a. Timothy Swan, who accused many of his neighbors in Andover of
afflicting him, is buried here (Plate 28). His epitaph reads: "Timothy
Swan Died February ye 2 1692/3 & in ye 30 year of His Age." His
is the only marked gravesite of an accuser known today. The peculiar
notation of dates on these gravestones is worth mentioning. In the seventeenth
century, England and her colonies officially began the New Year on March
25. The last day of the year fell on March 24. Around 1690, an impetus
arose to adopt the Gregorian calendar and begin the New Year on January
1 instead of March 25. Consequently, dates in January, February, and
early March during this time were often given fractional notations,
such as 1692/3: still 1692 under the old calendar but under the new
calendar already 1693. January 1 was not officially made the first day
of the year in English North America until 1752.
b. Reverend Thomas Barnard,
Andover's assistant minister in 1692, is buried here beneath a simple headstone
(Plate 27). Barnard graduated from
Harvard College in I679 and came to Andover in 1682, joining Reverend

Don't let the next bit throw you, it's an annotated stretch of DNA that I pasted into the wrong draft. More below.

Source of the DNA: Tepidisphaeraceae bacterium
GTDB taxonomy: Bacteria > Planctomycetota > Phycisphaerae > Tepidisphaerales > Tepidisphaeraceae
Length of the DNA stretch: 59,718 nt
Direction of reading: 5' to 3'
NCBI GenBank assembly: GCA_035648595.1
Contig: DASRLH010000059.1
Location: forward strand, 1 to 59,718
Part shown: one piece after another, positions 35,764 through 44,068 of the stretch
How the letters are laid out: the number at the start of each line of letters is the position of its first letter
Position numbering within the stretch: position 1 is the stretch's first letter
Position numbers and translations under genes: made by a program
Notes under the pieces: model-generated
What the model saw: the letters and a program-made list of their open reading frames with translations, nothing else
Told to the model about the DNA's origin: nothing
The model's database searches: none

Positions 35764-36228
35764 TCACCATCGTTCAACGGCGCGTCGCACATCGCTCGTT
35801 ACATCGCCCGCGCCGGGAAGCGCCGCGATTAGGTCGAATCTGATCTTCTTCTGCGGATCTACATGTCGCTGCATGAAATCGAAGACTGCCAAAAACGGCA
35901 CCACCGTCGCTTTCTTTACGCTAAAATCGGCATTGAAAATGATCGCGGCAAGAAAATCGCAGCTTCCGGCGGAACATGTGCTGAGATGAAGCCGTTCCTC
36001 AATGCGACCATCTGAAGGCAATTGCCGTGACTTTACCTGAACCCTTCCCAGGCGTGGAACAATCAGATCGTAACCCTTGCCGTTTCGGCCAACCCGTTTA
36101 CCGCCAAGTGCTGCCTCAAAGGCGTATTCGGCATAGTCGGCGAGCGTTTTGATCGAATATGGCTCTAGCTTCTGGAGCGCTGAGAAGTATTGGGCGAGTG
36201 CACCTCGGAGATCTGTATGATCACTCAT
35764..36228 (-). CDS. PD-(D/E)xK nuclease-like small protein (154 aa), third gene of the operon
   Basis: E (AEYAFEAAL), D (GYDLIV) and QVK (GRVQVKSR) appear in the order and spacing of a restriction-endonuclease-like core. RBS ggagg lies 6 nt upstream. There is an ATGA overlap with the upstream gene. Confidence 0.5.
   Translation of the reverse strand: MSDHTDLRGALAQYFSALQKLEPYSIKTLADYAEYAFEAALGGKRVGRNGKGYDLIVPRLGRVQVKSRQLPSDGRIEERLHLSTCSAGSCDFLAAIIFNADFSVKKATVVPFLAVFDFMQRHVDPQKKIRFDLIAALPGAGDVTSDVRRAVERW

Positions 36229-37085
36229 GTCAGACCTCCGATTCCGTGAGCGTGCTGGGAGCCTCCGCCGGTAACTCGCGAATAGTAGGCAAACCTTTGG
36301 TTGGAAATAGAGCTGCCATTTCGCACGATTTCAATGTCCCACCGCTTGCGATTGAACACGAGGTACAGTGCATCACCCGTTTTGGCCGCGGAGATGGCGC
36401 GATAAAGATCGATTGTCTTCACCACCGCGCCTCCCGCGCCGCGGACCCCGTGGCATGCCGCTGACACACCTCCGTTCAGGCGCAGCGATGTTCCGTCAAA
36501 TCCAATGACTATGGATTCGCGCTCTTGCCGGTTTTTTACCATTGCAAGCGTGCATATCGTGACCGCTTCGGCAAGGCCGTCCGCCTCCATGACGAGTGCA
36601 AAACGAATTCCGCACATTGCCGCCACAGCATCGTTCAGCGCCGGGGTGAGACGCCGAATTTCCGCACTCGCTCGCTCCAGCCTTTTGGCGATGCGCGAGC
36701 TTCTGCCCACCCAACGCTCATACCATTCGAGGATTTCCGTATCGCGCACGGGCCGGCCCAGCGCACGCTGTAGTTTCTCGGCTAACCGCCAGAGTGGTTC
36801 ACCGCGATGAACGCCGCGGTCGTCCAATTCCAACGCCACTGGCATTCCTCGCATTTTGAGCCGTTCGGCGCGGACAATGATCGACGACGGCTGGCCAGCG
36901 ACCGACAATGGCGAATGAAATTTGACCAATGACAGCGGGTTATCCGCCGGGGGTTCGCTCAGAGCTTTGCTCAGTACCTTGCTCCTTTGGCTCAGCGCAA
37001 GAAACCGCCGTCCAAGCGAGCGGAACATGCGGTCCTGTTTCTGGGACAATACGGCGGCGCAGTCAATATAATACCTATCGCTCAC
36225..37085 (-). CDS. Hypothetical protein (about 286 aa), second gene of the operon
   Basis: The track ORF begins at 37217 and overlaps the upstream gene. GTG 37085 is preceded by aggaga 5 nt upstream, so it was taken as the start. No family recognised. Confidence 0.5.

Francis Dane. Barnard was present at the Andover meetinghouse during
some of the examinations there. The accused were blindfolded, led
before the afflicted girls, and made to touch them. It was presumptive
proof of witchcraft if the witch's touch cured the girls' fits. The
meetinghouse where these examinations took place stood on the triangular
plot of land across from the cemetery at the intersection of Academy
Road and Court Street. Barnard's epitaph reads: "Here Lyes Buried
ye Body of ye Revernd Mr Thomas Barnard Who Departed this Life Octor
13th Anno Domi 1718 AEtatis Suae 62."
c. "Here Lyes Buried The Body of William Barker
Who Died March The 4th
1718 In 73rd Year of His Age" (Plate 35). William Barker, Sr.
was arrested and examined for witchcraft in Salem on 29 August 1692.
He readily confessed to the charge. He told the magistrates that the
witches' "design was to Destroy Salem Village, and to begin at
the Ministers House, and to destroy the Church of God, and to set
up Satan's Kingdom, and then all will be well." Despite his confession,
Barker survived the hysteria.
d. William Barker, Jr., who was only fourteen at the time of the hysteria,
is also buried here. He was examined on 1 September 1692 and, like
his father, confessed. He had so recently converted to witchcraft,
he told the magistrates, that he had not been iu the snare of the
Devil above six Dayes. Young Barker was released on bail in January
1693 and was tried the following May in Ipswich. He was acquitted.
His epitaph reads: "Here Lies Buried the Body of Mr William Barker
Who Died Janry 16 1745 In 67 Year Of His Age."